Dollar rallies after Federal Reserve hints at rise in interest rates
Sterling fell to a two-week low on Friday after comments from the US Federal Reserve sparked a dollar rally.
The pound fell 0.7% against the greenback to around 1.232, and dropped 0.4% versus the euro to 1.163.
The FTSE 100 closed lower by 0.28% or 18.94 points to 6775.77, as mining stocks suffered the effects of a stronger dollar, which tend to put pressure on commodity prices.
The US dollar index - which is measured against a basket of global currencies - hit its highest level since April 2003 on Friday.
It comes after Federal Reserve chair Janet Yellen told politicians at a Congress committee hearing on Thursday that the central bank was likely to hike interest rates "relatively soon."
Jasper Lawler, a market analyst at CMC Markets, said: "You'd think Fed chair Janet Yellen was fiercely hawkish in her testimony to lawmakers. In fact, Ms Yellen was characteristically cautious, citing further room to tighten in the labour market and refused to take any future fiscal stimulus as a given.
"Still, it's a near-certainty that the Federal Reserve will raise interest rates in December."
The currency's surge hit dollar-denominated commodities including gold which fell to fresh five-month lows, and iron ore, which saw its worst one-week loss since May.
It weighed down blue chip miners including Fresnillo, down 95p to 1,289p, Randgold Resources down 295p to 5,790p, Anglo American down 37p at 1,089.5p and Rio Tinto down 87p at 2,934p.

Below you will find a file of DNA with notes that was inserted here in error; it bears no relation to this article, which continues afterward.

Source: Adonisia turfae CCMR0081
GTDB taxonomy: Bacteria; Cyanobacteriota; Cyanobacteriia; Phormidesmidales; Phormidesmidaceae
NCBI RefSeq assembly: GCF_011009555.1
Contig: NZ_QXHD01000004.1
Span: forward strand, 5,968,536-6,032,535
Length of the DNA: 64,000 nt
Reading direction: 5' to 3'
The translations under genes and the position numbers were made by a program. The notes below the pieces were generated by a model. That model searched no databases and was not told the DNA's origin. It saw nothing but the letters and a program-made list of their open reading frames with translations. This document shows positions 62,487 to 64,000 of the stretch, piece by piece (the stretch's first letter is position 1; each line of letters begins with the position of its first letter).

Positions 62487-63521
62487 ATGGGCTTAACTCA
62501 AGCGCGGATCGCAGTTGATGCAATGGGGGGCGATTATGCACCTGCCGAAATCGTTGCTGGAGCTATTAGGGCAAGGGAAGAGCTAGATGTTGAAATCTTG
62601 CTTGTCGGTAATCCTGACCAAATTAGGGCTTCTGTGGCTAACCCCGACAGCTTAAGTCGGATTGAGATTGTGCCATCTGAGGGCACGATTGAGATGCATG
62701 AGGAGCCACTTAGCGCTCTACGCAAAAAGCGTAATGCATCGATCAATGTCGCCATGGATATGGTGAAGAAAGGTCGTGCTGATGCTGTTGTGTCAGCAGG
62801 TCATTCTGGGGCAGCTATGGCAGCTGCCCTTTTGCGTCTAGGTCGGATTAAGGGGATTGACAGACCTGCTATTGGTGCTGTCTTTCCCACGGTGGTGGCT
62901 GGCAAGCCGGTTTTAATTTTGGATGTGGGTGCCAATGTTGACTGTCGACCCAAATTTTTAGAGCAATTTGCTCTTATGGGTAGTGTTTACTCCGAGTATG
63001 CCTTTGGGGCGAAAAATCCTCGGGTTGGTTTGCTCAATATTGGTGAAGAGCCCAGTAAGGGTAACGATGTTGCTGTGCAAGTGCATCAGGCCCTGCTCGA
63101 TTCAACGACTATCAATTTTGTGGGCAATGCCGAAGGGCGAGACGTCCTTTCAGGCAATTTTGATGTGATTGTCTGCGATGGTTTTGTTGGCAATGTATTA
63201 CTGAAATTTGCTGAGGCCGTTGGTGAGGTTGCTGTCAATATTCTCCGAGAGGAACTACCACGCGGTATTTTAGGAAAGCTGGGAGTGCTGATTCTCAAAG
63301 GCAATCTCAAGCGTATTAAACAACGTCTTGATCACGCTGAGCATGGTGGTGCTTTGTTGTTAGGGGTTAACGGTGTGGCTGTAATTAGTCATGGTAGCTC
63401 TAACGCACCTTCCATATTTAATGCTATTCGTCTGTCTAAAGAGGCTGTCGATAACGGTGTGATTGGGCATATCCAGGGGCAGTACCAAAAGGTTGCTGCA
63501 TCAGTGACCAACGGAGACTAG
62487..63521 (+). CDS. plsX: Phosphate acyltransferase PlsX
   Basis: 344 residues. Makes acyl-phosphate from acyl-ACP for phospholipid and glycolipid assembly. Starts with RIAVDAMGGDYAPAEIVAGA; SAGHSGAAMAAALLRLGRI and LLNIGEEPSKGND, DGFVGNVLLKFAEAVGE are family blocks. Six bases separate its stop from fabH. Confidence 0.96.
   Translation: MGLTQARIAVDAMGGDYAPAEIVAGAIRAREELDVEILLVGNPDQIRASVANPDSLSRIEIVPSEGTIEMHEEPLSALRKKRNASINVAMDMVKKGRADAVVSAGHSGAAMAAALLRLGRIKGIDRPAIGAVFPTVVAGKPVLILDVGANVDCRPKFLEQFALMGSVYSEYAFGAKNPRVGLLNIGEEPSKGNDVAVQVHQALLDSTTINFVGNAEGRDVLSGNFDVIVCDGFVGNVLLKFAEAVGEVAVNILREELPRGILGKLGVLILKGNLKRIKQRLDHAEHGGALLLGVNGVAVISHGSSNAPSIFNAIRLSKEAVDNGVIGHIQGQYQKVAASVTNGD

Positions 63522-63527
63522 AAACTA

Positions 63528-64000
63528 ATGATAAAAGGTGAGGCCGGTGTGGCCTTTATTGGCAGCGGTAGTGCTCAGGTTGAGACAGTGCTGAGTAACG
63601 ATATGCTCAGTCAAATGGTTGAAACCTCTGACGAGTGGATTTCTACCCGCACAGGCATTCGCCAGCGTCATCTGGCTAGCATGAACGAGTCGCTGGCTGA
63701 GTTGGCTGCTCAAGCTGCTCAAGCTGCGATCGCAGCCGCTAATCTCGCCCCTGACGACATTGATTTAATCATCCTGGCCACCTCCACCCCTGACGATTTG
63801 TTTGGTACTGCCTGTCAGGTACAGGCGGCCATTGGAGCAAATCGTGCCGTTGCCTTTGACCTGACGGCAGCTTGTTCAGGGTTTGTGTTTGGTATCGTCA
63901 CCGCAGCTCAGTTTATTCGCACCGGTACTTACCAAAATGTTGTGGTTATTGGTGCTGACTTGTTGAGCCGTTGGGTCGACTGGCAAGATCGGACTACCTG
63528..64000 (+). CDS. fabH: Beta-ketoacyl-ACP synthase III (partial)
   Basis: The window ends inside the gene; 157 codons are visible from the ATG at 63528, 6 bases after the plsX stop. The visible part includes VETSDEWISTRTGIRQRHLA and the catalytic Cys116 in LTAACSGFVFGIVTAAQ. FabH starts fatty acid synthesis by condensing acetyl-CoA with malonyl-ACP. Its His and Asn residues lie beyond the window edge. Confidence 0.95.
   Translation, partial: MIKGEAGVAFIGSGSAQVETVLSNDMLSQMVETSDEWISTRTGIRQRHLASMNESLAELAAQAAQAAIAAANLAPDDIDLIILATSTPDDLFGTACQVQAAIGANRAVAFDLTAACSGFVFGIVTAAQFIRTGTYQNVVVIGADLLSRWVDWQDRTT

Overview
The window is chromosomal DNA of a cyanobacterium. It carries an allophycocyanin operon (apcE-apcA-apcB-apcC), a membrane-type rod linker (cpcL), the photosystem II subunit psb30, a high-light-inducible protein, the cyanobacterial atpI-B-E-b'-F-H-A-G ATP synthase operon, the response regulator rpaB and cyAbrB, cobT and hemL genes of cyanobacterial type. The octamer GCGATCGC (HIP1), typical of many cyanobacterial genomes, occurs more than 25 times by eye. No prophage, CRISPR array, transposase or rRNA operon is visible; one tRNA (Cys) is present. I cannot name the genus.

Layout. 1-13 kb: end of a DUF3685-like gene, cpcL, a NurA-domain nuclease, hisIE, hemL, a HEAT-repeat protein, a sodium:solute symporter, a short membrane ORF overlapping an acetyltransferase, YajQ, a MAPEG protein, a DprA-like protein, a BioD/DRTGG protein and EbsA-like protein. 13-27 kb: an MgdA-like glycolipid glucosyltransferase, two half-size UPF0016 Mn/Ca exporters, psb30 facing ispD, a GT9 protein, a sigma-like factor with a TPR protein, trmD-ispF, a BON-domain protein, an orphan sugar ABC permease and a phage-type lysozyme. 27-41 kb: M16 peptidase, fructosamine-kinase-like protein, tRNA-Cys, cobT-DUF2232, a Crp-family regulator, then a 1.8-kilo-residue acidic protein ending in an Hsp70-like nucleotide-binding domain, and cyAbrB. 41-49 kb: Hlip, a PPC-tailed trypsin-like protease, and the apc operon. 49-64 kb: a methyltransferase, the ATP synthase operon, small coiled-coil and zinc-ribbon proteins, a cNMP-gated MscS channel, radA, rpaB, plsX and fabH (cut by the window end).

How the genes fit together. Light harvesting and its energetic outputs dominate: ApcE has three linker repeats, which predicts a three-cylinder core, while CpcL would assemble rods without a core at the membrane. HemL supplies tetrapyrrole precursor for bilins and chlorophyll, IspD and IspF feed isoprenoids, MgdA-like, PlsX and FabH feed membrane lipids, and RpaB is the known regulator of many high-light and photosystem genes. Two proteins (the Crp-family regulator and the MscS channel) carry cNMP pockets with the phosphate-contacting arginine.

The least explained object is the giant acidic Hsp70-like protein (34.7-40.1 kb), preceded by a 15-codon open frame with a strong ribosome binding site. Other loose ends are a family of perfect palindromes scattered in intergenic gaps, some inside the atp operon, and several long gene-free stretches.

In oil markets, Brent crude was trading higher by 0.3% at 46.15 US dollars per barrel (£37.43) as investor renewed their faith in Opec which met with Russian's oil ministers in Doha.
There are hopes that producers will strike a deal that would freeze or cut production in a bid to support prices.
Across Europe, the French Cac and German Dax both closed lower, down 0.5% and 0.2%, respectively.
On the FTSE 100, BT shares fell 10.5p to 362.9p and Vodafone dropped 0.45p to 204.9p after mobile operator Three said it had been hacked by fraudsters who had accessed personal customer data.
The fraudsters are understood to have used the information to arrange for upgraded phones, believed to include iPhone and Samsung handsets, to be sent to customers before intercepting them.
Away from the blue chip index, Fuller, Smith and Turner shares rose 2.5p to 992.5p after half-year pre-tax profits rose 6% to £22.8 million.
The company said like-for-like sales at its managed pubs and hotels arm climbed 3.4% driven by a growing demand for food. It helped revenues climb 11% to £197.6 million.
The biggest risers on the FTSE 100 were TUI AG up 33p at 1,034p, Intercontinental Hotels Group up 79p to 3,250p, Micro Focus International up 48p to 2,063p, and Whitbread up 79p to 3,604p.
The biggest losers on the FTSE 100 were Fresnillo down 95p to 1,289p, Rolls-Royce Holdings down 41.5p at 657.5p, Randgold Resources down 295p at 5,790p, and Polymetal International down 26p at 762.5p.